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March 04, 2019 / Emily Polson

How to Stay Hydrated While Traveling


It can be hard to maintain healthy habits while traveling, and staying hydrated is certainly one of them. Whether hopping on a flight for a business trip for going on a two-week vacation, any change in your routine will likely affect your water intake. Dehydration can also worsen the effects of jet lag, making it harder for you to adjust to a time change.

While there isn’t one trade secret to staying hydrated while traveling, here are several tried-and-true tips that can help you be disciplined on the road.

Bring a Collapsible Water Bottle

When you’re traveling, it’s tempting to leave behind your refillable water bottle because it’s bulky, heavy, or both. One easy life hack for this excuse is to invest in a collapsible water bottle. They are lightweight and fold up very small when empty, which means they won’t take up precious space in a compact travel bag. You’ll also save money (and help save the planet!) by refilling this bottle instead of buying plastic ones. Keep it empty when you arrive at the airport, but after you go through security, most airports will have stations to refill your bottle for the flight.

Back on the ground, having a refillable container with you will make it easier to hydrate throughout your trip. All you need is an occasional stop at a water fountain to refill--no need to find a watering hole each time you need a quick sip.

Drink Water on the Plane

The air in the average airplane cabin contains less water than the Sahara desert. This means you should be drinking even more water than normal when you’re flying--at least 8 ounces per hour. You may want to avoid having to leave your seat to go to the restroom repeatedly, but remember that sitting sedentary for long periods of time is also unhealthy. If anything, having to use the bathroom is added motivation to stand and stretch your legs now and again.

The same applies if you’re traveling by car, too--while it may be tempting to not drink water so you don’t have to pull over at a rest stop every few hours, this is actually a healthy impulse and your body will thank you. While you may arrive at your destination a little later, you’ll likely be less restless and tired when you do.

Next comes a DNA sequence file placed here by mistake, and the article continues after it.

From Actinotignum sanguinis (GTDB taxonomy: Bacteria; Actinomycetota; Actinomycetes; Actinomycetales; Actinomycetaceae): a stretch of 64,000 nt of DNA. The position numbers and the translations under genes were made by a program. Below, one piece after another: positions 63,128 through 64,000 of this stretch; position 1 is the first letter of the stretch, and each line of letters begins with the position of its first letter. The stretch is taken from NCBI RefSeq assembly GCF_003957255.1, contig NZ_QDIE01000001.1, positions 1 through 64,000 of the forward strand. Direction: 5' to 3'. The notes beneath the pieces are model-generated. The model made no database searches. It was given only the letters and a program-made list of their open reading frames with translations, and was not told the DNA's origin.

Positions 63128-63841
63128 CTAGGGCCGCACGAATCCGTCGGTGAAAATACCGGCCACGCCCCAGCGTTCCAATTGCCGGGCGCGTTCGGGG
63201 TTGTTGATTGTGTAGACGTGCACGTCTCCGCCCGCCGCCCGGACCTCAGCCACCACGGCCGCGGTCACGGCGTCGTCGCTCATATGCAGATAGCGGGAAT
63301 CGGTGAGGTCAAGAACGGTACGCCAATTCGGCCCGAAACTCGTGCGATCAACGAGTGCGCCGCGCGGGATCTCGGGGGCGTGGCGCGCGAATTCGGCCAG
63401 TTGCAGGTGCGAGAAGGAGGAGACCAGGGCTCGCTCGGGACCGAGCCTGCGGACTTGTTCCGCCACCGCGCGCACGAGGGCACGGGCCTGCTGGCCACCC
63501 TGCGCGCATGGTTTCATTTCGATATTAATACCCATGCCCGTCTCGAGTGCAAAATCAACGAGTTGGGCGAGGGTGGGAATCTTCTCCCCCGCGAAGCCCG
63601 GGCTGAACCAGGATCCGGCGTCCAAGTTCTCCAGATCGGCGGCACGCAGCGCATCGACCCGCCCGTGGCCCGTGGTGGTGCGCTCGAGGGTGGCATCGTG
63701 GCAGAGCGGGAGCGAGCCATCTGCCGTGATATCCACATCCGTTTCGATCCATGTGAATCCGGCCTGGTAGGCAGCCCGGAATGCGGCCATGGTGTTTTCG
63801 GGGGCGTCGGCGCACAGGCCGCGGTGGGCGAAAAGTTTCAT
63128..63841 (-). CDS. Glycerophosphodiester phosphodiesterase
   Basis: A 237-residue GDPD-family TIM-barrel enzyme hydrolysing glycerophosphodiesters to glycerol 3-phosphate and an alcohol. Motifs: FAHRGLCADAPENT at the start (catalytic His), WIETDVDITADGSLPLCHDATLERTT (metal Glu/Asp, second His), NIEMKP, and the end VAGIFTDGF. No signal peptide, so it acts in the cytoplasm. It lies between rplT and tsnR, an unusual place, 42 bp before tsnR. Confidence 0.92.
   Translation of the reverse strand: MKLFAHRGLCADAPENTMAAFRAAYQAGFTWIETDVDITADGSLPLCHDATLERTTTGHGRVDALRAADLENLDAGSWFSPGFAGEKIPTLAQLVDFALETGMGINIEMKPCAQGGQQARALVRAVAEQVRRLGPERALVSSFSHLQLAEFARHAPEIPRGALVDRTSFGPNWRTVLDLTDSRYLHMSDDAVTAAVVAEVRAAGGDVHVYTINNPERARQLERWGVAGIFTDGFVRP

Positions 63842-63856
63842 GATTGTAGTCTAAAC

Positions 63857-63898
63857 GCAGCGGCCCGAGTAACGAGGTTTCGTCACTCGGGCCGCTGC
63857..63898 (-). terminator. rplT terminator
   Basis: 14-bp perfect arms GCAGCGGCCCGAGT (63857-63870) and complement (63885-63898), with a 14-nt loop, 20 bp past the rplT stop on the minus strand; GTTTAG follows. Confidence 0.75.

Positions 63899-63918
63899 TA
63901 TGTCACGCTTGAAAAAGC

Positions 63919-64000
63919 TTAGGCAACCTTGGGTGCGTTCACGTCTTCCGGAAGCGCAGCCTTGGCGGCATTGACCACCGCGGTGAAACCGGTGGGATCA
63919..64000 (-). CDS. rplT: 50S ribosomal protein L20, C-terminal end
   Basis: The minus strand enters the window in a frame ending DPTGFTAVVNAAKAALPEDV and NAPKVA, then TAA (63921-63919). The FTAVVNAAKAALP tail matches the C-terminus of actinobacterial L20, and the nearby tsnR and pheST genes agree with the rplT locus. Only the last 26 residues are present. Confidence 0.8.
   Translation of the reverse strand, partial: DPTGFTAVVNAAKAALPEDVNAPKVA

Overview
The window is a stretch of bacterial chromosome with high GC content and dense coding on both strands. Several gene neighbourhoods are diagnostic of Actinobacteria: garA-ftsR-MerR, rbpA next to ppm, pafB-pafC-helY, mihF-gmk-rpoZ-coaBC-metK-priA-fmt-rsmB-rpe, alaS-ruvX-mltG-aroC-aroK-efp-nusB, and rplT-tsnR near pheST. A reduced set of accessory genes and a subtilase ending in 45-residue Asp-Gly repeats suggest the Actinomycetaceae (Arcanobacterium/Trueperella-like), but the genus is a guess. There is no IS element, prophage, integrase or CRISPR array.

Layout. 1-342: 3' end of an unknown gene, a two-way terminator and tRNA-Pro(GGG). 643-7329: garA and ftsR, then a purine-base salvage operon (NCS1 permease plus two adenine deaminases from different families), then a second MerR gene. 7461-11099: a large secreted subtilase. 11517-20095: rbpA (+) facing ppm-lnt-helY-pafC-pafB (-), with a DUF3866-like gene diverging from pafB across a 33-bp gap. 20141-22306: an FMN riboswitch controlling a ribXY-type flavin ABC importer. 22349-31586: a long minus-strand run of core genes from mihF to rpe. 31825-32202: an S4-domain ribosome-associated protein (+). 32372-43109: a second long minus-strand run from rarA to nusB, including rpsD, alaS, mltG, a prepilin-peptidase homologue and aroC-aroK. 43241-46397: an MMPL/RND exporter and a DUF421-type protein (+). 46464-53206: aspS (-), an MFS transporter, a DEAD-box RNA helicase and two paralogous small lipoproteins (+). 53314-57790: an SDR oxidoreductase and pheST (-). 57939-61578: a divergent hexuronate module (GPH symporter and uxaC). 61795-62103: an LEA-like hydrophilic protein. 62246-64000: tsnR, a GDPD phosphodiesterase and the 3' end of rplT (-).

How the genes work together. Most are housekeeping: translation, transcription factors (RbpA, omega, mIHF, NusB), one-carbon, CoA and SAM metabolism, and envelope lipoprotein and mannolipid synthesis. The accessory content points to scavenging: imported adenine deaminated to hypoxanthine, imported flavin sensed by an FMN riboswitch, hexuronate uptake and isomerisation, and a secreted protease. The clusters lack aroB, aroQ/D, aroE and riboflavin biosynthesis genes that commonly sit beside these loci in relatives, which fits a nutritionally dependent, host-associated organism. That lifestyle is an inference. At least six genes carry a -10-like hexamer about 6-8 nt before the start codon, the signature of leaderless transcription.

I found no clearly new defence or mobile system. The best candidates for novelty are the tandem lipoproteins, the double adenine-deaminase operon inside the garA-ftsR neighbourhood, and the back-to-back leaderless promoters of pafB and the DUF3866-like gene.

Start and End Your Day with Water

Regardless of your water consumption during the day, it’s easy to hydrate first thing in the morning and when you’re winding down for the night, provided the water is safe to drink where you are. Try to drink two cups of water right when you wake up and two cups before bed.

Avoid Dehydrating Foods and Drinks

Processed foods full of salt and added sugars can actively dehydrate you and should be avoided while traveling. Naturally, the biggest culprits are convenience foods marketed especially toward travelers--fried food, salty packaged snacks, and sugary drinks. An ice-cold Coke may seem like the most refreshing beverage to enjoy while traveling on a hot day, the relief will be short-lived.

The same goes for alcohol and coffee; when you’re looking for a pick-me-up or a way to wind down--either on the ground or in the air--remember that both alcohol and coffee are diuretics. This means they cause fluids to pass through your body more quickly, which can lead to dehydration if not paired with enough water.

Eat Water-Rich Foods

Just like some foods can dehydrate you, other foods can help you stay hydrated while traveling. Bananas and coconut water are both full of potassium, which helps your body retain water. Eating water-rich foods can also help you stay hydrated, so seek out fruits and vegetables like watermelon, pineapple, cucumber, and berries.

Oatmeal and chia seeds are also hydrating, because they absorb a lot of water when prepared (think of those delicious chia seed pudding cups you’ve seen in cafes!). Pair either with a big glass of water at breakfast to help you stay hydrated throughout the day.

For more tips on staying healthy while traveling, check out:

Emily Polson

Emily is a writer, reader, and traveler from Iowa who has visited twenty-one countries and lived in three. Her first publication was an article in Muse magazine about her summer job as a corn detasseler. She’s a Slytherin, an amateur ukulele player, and a Peter Pan enthusiast. You can follow Emily on Twitter @emilycpolson.

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